For Representative Eric Swalwell, email; (510) 370-3322 • DC: (202) 225-5065

My name is ___________,  my zip code is ___________ and I am a member of Indivisible East Bay. I want Rep. Swalwell to co-sponsor and vote for HR. 1274 to repeal the 2001 AUMF, and also to introduce and support legislation to repeal the 2002 AUMF. I also want Rep. Swalwell to publicly reject the administration’s claims that the AUMFs provide a legal basis for military action or intervention against Iran, Venezuela, or anywhere else, without specific congressional authorization.

For Senators Feinstein and Harris:

My name is ___________,  my zip code is _________ and I am a member of Indivisible East Bay. I want Senator ____ to introduce and support legislation similar to H.R.1274 to repeal the  2001 AUMF, and also to introduce and support legislation to repeal the 2002 AUMF. I also want the Senator to publicly reject the administration’s claims that the AUMFs provide a legal basis for military action or intervention against Iran, Venezuela, or anywhere else, without specific congressional authorization.

  • Sen. Dianne Feinstein: (email); (415) 393-0707 • DC: (202) 224-3841
  • Sen. Kamala Harris: (email); (415) 981-9369 • DC: (202) 224-3553

Background:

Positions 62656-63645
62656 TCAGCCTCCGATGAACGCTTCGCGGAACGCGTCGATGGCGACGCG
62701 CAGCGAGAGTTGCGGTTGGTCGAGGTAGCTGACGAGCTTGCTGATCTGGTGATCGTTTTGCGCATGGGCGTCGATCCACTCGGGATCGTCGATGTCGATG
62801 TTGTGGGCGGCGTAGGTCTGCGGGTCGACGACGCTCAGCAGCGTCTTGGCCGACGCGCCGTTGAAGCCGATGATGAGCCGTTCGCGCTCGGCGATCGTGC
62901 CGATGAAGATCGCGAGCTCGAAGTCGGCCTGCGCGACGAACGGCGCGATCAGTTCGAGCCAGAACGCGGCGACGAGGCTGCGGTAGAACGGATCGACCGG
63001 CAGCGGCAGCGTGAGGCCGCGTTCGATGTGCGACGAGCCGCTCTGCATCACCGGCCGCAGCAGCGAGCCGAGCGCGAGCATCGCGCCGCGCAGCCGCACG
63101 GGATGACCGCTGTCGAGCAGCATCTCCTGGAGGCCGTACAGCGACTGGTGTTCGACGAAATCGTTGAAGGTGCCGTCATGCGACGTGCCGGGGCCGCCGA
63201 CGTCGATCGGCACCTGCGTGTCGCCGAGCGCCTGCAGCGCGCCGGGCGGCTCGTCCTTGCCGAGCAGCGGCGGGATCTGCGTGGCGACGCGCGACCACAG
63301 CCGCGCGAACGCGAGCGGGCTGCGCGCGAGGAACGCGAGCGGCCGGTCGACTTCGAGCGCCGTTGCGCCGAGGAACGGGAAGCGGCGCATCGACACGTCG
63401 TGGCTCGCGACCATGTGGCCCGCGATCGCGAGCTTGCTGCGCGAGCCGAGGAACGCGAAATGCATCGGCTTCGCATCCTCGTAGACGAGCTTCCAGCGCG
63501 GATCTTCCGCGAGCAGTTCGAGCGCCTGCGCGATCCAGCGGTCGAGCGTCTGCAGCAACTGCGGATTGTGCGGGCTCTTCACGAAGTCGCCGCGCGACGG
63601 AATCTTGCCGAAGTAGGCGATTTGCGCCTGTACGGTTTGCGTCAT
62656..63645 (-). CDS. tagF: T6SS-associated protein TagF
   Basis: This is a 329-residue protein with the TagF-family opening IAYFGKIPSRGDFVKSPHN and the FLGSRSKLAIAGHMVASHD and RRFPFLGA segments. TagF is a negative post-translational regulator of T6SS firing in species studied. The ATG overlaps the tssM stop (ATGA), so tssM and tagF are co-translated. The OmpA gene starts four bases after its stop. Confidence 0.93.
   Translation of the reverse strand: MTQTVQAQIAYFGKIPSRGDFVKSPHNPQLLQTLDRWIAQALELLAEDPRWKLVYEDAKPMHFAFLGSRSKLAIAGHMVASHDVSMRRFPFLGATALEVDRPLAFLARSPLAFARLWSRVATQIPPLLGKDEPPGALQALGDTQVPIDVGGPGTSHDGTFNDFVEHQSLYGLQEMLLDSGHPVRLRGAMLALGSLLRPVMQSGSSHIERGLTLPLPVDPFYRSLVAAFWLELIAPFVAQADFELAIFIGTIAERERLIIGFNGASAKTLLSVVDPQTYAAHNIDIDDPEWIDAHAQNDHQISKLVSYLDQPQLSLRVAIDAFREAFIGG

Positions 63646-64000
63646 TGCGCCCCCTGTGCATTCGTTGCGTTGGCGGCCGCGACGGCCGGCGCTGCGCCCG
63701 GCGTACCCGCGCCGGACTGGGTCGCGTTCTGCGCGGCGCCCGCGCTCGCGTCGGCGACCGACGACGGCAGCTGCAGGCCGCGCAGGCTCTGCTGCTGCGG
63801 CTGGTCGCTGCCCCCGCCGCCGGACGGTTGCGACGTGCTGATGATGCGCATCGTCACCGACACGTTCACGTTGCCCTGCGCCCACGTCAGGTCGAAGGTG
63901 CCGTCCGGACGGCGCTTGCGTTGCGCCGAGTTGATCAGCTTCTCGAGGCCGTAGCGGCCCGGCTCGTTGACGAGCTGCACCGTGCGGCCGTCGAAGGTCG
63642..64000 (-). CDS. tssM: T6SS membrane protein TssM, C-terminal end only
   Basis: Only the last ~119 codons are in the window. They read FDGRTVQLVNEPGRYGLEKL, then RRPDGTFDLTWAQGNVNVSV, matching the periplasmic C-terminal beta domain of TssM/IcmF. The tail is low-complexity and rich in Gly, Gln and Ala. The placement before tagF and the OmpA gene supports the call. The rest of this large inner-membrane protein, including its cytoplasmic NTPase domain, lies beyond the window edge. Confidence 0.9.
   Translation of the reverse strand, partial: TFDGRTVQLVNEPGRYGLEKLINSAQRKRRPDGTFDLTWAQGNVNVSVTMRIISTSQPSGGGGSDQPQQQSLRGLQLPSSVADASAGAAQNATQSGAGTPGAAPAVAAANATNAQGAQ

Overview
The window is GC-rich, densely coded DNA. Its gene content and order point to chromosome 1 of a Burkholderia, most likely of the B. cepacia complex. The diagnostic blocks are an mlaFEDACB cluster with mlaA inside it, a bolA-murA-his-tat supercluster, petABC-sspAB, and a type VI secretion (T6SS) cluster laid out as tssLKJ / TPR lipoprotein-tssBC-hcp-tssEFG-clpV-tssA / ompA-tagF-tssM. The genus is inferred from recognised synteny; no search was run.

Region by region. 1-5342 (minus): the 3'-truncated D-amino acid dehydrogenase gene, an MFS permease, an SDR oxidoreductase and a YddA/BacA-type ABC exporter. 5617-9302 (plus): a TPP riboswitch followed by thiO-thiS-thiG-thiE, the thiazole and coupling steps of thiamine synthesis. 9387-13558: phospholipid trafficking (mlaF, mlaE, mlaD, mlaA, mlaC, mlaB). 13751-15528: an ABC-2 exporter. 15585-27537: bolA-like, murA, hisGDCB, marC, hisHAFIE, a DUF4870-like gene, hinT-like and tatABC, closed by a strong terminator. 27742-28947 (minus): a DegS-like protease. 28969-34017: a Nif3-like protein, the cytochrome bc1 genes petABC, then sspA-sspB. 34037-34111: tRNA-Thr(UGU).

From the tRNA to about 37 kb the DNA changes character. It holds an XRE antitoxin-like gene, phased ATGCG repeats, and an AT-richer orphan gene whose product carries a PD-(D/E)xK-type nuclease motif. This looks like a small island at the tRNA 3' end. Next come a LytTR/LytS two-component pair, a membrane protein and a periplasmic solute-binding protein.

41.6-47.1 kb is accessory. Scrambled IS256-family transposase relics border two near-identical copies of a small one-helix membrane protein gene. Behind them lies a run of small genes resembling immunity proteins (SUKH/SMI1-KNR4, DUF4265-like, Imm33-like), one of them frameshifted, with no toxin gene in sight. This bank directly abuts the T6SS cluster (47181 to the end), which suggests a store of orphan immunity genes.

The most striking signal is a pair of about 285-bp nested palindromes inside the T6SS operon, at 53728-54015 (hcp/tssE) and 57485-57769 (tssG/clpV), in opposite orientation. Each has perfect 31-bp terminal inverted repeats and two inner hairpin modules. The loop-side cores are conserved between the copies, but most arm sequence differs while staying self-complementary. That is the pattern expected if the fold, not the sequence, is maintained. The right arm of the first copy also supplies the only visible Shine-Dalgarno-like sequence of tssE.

Immediately after the 9/11 attacks in 2001, Congress enacted an AUMF that instructed the President:

to use all necessary and appropriate force against those nations, organizations, or persons he determines planned, authorized, committed, or aided the terrorist attacks that occurred on September 11, 2001, or harbored such organizations or persons …

At the time this was commonly understood to authorize military action against Al Qaeda and against the Taliban in Afghanistan and possibly Libya and Somalia – and nowhere else.

In 2002, Bush-II convinced Congress to enact another AUMF, authorizing military force to overthrow the government of Saddam Hussein. This led to the Second Iraq War; it has been used to justify U.S. military operations that continue in Iraq to the present day, and  the American military presence in Syria.

According to a 2016 report by the Congressional Research Service, in the intervening 16 years these two AUMFs were cited 37 times in connection with military actions in 14 countries and on the high seas. Since that report was written in 2016, they continue to be cited as the legal basis for military intervention around the world, with U.S. military personnel deployed and equipped for combat in Afghanistan, Cameroon, Central African Republic, Congo, Djibouti, Egypt, Iraq, Jordan, Kenya, Libya, Niger, Somalia, South Sudan, Syria,  Turkey, Uganda, and Yemen. The AUMF has even been cited by the Department of Justice as authority for engaging in electronic surveillance of Americans in ACLU v. NSA – without obtaining a warrant of the special court as required by the Constitution.